Ever since the e-government days of the early 2000s, the mantra within local government has been that so-called ‘channel shift’ is a good thing. And on the face of it, no-one could disagree; moving customer interaction from expensive drop-in centres to cheaper call centres makes sense. Moving those interactions online is an even more cost-effective option, and one that has the added benefit of offering customers 24-hour access.
If a significant number of contacts can be moved online, the business case for investing in the underlying technology may actually stack up – but let’s pause before giving ourselves too much of a pat on the back.
Let’s think firstly about what kind of contacts councils are managing to shift. It’s not difficult to find out, since most have invested in CRM systems that allow them to track contacts by customers and identify areas that trigger repeat demand.
In the private sector, customer information like this is used to generate more sales, drive up profits and increase shareholder value, but this is the public sector, and for the most part it doesn’t work like that; our customers aren’t buying more widgets they are generally getting in touch to complain.
So let’s put it out there. Every contact is a cost, not an opportunity.
And here’s the rub. Why have councils been concentrating on reducing the cost of customer contact rather than eliminating the faults and failures that prompt it? Put another way, private sector companies encourage contact because it leads to more sales; for local councils, contact usually means something has gone wrong.
In short, councils need to be investing in better services that give rise to fewer complaints, rather than reducing the cost of those complaints.
Think of the enormous increase in revenues and benefits calls at the end of March and beginning of April when the council tax demands are sent out. Many of those customers will be asking the same basic questions around how much they owe and when it needs to be paid. Instead of ‘channel shifting’ those unnecessary queries from expensive people to cheaper technology, wouldn’t it make more sense to send out clear, jargon-free letters?
Other process failures, like faulty streetlights and missed bins, also result in customer contacts that could be removed rather than made cheaper – by improving the service instead of tinkering with the contact mechanism. Few people actively enjoy contacting their council about a problem; making it easier for people to complain is not really something to boast about.
So, what should local government do? Well for a start, councils should stop pretending that channel shift is, in itself, an important tool in improving organisational efficiency and cutting costs. It isn’t – and here’s why.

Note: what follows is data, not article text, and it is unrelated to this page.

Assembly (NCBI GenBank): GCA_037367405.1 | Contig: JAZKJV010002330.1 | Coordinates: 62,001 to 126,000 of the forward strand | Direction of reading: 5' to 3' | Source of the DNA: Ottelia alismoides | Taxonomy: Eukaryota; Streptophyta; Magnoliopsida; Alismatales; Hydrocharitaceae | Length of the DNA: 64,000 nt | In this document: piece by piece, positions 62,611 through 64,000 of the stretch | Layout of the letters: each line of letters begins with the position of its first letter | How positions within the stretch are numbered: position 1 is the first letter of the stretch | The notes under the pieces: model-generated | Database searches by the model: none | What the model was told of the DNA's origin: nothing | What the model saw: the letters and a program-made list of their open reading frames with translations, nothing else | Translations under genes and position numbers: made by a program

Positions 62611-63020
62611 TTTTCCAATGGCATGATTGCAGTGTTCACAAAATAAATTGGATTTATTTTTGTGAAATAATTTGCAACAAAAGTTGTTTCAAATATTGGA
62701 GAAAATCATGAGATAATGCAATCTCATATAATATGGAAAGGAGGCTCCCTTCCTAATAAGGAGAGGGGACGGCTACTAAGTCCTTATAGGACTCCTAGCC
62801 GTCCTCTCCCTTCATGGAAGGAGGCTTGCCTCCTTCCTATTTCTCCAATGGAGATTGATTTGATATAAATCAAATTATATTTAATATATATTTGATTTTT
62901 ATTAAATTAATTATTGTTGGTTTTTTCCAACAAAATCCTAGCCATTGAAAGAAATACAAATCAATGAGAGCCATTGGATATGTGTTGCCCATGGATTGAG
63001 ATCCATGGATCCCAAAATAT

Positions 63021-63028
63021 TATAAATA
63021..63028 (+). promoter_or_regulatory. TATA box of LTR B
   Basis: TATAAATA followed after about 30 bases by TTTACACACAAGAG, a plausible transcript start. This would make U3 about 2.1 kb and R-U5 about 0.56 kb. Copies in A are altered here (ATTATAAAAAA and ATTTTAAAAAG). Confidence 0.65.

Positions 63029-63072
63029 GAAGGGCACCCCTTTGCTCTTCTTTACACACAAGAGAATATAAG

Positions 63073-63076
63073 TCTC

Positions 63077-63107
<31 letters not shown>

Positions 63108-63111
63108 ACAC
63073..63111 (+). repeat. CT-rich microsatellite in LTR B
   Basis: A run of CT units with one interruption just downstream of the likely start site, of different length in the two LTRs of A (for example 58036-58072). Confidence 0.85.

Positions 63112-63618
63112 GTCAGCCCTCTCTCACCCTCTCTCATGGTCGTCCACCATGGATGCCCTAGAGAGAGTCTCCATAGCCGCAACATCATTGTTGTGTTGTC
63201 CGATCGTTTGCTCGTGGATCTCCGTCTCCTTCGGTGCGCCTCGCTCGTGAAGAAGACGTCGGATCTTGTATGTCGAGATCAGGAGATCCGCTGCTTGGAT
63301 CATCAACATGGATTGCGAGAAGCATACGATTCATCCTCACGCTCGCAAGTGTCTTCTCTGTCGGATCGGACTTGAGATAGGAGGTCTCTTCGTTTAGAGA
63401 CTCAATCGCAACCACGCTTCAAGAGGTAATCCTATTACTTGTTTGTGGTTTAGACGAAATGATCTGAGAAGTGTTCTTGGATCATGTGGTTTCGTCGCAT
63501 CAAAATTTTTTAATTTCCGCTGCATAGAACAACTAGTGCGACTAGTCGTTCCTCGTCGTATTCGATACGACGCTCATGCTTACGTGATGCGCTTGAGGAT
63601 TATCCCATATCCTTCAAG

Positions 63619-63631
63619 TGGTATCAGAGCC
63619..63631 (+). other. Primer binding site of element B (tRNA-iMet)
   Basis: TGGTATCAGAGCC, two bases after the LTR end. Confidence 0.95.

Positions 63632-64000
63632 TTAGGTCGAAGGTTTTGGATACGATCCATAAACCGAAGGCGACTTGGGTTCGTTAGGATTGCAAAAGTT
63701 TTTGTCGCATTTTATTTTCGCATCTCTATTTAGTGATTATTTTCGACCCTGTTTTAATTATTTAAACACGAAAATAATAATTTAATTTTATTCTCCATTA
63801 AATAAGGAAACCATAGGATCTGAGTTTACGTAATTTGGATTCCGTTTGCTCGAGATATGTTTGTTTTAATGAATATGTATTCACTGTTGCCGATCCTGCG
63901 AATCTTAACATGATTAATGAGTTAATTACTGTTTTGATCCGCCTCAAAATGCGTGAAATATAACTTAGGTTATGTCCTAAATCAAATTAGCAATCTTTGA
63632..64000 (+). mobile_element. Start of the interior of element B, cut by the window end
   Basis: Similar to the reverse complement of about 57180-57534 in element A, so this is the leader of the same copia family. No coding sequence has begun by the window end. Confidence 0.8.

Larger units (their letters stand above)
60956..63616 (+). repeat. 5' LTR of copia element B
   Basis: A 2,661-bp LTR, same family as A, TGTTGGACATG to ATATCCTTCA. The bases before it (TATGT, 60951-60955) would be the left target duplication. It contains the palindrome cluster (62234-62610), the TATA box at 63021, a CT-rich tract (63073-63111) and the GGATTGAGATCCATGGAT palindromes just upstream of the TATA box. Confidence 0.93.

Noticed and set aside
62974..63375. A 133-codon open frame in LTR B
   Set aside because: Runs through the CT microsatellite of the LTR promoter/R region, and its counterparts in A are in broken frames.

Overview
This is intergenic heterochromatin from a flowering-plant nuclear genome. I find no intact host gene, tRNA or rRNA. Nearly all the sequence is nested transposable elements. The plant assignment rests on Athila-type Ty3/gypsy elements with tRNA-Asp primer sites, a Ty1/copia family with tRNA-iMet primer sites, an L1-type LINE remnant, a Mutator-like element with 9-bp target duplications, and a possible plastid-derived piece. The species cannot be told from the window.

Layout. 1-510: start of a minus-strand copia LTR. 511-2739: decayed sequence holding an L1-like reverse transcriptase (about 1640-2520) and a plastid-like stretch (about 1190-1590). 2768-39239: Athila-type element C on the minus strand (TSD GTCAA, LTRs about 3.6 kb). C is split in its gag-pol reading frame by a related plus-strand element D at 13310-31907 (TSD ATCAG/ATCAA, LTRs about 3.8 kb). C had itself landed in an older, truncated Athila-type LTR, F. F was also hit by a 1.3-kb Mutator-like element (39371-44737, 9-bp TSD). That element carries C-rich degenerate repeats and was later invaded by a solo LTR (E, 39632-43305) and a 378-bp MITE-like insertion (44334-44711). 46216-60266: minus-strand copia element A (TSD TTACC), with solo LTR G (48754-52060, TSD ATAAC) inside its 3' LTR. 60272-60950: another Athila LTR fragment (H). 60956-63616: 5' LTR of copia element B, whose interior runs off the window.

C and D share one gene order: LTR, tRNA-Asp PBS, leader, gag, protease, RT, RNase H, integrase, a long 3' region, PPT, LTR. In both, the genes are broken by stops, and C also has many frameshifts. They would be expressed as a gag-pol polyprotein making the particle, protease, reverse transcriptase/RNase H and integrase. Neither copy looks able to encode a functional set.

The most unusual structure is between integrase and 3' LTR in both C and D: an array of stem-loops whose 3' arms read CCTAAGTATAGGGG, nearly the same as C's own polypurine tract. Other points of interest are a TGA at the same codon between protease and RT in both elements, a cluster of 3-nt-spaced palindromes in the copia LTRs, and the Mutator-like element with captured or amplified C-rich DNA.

Probably less than 20% of a council’s population base will have any contact with the council over and above paying their council tax by direct debit.
Of that 20%, probably three quarters will be getting in touch about a process failure, which leaves a small number of contacts that are genuinely customer initiated – and these are from people applying for planning permission, making a licence application or doing something similar, most of which already have online solutions anyway.
There will be those who claim they reengineered their processes when they last upgraded their contact centre or installed that all-singing, all-dancing CRM system, but even they have questions to answer. How involved were the end users? Did you just put an existing process into a workflow system in the vain hope that the system would improve the process?
Importantly, did you look at how those processes could trigger failure demand? Even those councils that went down that road need to revisit those processes, because even in a steady state, processes degrade over time. And if there is one description that hasn’t applied to local government for quite some time, it’s “steady state”.
It’s time to focus internally and look at the way your council operates. Find out what business processes are generating this failure-driven contact and fix the underlying cause, rather than just making it easier for customers to report your failure to do the job properly. Because you can put lipstick on a pig, but at the end of the day it’s still a pig.
There are plenty of mechanisms out there to assist with this. Six Sigma and Kaizen are probably the most well known, but there is no need to be completely methodology driven. See what techniques work for your organisation and make a start – and remember; the best council is the one no-one ever needs to contact.